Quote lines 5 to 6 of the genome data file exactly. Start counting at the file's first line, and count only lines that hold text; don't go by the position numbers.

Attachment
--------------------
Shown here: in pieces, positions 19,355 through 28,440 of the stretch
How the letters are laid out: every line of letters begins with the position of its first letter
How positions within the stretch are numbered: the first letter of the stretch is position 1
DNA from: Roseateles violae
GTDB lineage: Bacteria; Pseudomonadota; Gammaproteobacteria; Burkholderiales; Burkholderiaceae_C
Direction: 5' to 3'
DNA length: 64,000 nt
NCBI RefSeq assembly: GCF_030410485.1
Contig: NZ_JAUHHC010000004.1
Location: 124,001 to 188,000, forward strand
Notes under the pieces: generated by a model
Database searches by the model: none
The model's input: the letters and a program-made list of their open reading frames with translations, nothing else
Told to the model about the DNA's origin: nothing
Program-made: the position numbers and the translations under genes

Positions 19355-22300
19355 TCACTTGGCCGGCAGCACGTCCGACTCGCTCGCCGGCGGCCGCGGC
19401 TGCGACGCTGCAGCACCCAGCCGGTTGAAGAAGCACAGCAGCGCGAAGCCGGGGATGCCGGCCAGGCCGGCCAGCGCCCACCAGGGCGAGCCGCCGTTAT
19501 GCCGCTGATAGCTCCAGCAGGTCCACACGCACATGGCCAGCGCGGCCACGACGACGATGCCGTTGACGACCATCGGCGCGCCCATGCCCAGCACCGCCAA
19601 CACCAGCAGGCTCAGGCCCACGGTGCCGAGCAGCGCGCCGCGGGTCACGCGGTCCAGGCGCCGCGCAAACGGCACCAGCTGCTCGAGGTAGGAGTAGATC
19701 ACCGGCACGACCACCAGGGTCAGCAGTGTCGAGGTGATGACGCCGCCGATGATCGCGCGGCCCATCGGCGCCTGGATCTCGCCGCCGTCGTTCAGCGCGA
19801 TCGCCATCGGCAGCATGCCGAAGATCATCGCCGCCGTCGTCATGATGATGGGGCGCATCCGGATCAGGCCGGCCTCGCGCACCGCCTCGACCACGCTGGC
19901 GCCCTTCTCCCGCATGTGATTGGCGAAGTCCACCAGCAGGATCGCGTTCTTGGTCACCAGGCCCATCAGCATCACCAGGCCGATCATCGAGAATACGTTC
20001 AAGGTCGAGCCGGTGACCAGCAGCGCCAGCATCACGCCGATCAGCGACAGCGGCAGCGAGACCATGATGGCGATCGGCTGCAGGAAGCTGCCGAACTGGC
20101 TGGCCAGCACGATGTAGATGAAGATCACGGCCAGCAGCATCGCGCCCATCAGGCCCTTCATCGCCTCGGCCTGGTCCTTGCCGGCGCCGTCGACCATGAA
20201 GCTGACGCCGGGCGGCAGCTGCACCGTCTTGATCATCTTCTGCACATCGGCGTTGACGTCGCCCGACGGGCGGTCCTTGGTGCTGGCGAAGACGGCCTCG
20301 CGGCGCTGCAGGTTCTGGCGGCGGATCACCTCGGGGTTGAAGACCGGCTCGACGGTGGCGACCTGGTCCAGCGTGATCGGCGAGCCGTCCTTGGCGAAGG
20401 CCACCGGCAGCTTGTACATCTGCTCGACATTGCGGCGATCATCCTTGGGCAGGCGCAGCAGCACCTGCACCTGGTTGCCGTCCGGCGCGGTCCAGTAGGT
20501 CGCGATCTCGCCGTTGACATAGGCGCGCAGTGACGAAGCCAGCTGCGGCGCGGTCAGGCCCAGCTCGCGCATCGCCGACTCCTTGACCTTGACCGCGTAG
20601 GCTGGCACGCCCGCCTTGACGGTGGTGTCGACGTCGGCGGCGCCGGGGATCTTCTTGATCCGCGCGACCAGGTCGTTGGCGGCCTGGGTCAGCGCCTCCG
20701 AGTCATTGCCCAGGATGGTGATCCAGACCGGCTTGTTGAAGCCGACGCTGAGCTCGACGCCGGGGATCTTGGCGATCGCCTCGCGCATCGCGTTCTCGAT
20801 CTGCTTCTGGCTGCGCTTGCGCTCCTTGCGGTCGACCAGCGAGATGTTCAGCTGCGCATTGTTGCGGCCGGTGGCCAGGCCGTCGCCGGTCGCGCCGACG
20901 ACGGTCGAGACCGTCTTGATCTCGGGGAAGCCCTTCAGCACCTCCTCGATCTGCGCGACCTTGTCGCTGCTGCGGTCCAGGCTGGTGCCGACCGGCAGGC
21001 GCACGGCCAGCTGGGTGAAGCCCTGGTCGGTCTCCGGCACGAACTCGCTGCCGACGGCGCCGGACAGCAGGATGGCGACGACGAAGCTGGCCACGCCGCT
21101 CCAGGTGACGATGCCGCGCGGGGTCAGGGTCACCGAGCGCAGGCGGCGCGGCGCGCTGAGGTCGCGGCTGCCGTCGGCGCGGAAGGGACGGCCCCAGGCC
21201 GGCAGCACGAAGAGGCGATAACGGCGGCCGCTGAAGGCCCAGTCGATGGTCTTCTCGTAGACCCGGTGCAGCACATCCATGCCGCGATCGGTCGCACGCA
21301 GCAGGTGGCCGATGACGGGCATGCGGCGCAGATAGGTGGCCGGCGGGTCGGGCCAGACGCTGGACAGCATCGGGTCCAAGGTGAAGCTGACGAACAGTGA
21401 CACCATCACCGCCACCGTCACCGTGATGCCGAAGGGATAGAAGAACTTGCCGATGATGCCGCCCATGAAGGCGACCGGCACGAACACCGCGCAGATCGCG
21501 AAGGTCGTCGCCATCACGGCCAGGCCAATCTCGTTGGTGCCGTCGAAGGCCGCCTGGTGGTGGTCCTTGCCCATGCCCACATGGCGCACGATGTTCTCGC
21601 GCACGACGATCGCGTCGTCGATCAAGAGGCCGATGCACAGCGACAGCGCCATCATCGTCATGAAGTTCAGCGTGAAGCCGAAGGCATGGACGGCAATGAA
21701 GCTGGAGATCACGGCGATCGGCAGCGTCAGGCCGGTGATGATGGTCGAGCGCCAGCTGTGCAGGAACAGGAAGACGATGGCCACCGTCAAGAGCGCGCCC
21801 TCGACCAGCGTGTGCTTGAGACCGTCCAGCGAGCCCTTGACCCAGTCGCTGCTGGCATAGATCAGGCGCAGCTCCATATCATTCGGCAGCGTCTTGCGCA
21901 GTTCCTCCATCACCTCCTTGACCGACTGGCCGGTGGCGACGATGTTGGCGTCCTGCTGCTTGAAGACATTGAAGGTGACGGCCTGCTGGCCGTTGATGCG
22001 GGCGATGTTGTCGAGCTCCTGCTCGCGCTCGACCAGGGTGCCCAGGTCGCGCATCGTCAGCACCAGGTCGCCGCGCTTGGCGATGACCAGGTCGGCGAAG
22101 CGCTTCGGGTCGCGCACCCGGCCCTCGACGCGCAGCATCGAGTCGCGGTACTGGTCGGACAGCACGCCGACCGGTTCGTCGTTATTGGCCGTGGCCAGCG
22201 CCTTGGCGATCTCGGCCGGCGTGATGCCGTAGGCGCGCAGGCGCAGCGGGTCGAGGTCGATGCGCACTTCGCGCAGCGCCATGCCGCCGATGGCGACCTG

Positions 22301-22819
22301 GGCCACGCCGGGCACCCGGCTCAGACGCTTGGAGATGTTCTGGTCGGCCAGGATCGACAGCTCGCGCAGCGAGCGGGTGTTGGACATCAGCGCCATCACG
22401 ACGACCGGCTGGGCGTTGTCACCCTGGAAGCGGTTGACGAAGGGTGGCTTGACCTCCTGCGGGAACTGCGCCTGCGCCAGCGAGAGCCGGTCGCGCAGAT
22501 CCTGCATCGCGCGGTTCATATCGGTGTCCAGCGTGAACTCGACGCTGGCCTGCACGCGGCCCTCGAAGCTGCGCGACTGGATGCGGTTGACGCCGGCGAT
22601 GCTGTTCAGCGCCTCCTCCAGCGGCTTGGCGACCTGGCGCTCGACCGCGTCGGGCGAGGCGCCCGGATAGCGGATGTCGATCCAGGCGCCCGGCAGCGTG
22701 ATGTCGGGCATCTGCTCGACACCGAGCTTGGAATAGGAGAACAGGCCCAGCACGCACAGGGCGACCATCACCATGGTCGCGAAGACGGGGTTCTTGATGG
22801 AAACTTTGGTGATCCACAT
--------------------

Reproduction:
GTDB lineage: Bacteria; Pseudomonadota; Gammaproteobacteria; Burkholderiales; Burkholderiaceae_C
Direction: 5' to 3'